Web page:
If you’re ever in Hikone, stop by Void a Part, a small coffee house geared towards the artistic community and located next to Lake Biwa. Part eclectic used bookstore, part camera museum, part coffee house we sat in comfortable chairs and drank single origin cold brew. A welcome oasis after riding for hours in the beating sun once we left Sekigahara.
Soon Lake Biwa was behind us and we were in Otsu coming up to the last ridge crossing before dropping down into the valley where Kyoto sleeps. After a short punchy climb up Mt. Hiei, our only real climb on the day, we screamed straight down the other side and right into Kyoto.
By now our gear was ripe. We had another airing out session in the ryoken. Riding gear was hand washed in the sink, and camping gear was laid out over the bamboo fences in the courtyard. After a dinner of brothless noodles we were asleep. Ready for our first and only rest day in Kyoto.
Day 6 - Rest Day in Kyoto
We toured the former imperial capital of Japan with Joshua, an American expat and architect turned bike tour owner. If you’re ever in the area, and want to see Kyoto and the surrounding area by bike, check out his company Noru Kyoto. Joshua was gracious enough to spend his day off showing us some of the more traditional attractions in Kyoto as well as others that were off the beaten path.
The tour done, we were eager to not be riding bikes. Parker needed their front wheel replaced, which he took care of, and I was convinced to seek out the nearest Bic Camera to buy a Ricoh GR II (newsflash, they aren’t cheaper in Japan and I did not impulse buy one). We bought some beer at a nearby vending machine, and watched the sunset on the banks of the Kamo River. A dinner of Japanese curry at what seemed like a small one room apartment followed with the now customary second dinner at Family Mart.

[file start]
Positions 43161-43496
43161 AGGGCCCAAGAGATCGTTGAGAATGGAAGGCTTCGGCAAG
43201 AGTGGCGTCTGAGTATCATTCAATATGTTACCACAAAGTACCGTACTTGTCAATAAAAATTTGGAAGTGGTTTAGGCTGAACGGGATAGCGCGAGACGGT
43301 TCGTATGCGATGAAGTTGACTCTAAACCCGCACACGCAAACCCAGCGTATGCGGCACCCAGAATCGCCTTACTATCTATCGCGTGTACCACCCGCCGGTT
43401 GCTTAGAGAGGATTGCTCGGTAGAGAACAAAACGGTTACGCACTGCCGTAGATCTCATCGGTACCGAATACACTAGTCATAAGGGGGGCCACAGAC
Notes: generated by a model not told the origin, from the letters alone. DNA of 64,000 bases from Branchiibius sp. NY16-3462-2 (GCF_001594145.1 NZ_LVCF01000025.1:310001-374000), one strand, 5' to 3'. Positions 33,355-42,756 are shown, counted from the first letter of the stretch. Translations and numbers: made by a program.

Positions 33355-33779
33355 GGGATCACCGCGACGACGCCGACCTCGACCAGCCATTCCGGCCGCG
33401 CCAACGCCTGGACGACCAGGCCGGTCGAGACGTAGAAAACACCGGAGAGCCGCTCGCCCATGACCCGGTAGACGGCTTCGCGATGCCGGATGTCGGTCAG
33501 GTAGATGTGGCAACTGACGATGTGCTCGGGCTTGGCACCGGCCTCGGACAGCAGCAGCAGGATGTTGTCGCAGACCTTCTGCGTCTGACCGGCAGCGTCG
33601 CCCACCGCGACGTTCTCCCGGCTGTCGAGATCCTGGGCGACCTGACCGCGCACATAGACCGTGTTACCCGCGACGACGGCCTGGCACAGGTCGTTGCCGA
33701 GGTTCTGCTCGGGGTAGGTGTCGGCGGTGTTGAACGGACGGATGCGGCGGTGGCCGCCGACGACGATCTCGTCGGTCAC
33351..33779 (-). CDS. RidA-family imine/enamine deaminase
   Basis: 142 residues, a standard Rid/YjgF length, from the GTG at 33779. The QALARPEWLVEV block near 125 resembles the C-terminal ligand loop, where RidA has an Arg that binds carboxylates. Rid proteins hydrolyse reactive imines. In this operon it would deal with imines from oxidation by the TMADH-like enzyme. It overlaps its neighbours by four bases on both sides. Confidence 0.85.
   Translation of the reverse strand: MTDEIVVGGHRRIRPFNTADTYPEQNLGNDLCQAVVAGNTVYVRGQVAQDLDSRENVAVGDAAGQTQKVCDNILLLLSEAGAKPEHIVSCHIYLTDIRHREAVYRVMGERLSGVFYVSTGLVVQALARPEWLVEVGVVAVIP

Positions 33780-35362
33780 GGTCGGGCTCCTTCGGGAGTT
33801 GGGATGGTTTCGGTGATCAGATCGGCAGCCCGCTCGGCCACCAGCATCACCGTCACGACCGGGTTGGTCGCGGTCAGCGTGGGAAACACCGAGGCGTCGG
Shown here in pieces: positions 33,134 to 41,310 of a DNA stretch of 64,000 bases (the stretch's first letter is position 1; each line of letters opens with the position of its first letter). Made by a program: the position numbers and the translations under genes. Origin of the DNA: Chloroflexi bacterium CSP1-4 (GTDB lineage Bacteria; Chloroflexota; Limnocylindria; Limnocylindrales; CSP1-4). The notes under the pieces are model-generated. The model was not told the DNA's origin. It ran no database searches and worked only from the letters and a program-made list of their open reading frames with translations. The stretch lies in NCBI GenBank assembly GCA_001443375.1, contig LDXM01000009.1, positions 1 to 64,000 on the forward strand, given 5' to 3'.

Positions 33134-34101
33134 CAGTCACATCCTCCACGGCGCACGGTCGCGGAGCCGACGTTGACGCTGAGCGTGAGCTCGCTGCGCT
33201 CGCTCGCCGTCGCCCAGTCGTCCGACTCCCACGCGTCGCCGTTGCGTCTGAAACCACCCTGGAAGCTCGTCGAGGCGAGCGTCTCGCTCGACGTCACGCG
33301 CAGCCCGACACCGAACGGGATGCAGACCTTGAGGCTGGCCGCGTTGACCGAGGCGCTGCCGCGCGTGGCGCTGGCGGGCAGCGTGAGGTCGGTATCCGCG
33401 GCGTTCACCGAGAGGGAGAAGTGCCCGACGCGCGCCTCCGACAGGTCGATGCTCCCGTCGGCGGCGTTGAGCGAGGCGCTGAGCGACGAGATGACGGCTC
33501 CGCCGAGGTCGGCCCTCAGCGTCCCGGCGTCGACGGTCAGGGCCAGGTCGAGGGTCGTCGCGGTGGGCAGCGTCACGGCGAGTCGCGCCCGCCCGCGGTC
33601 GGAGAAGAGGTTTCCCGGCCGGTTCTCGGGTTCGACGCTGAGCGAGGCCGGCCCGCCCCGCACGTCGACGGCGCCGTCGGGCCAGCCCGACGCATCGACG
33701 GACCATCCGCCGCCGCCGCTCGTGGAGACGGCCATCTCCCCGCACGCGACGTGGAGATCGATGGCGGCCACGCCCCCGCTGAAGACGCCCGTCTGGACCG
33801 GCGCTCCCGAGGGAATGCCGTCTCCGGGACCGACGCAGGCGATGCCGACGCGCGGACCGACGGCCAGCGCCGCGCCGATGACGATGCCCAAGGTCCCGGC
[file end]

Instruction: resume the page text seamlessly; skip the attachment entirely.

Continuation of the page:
Day 7 - Kyoto to Gojo
We met Joshua and a few of his expat riding buddies at the entrance to Fushimi Inari-taisha. Fushimi Inari, famous for the orange gates that extend two and a half miles up the mountain, is devoted to the kami, Inari, the patron of rice and business in Shintoism.
After a quick tour, breakfast, and re-supply at 7-Eleven we were on our way. We made a short visit to Nara, and stopped by the famous wild deer park where we observed Japanese deer behaving in the opposite fashion to that of their North American cousins. They were aggressive, unphased by people, and eager to eat the biscuits you could buy for several yen at a stand out of your hand. After Nara we parted ways with our new found riding friends, and we were back to a foursome climbing solitary mountain roads.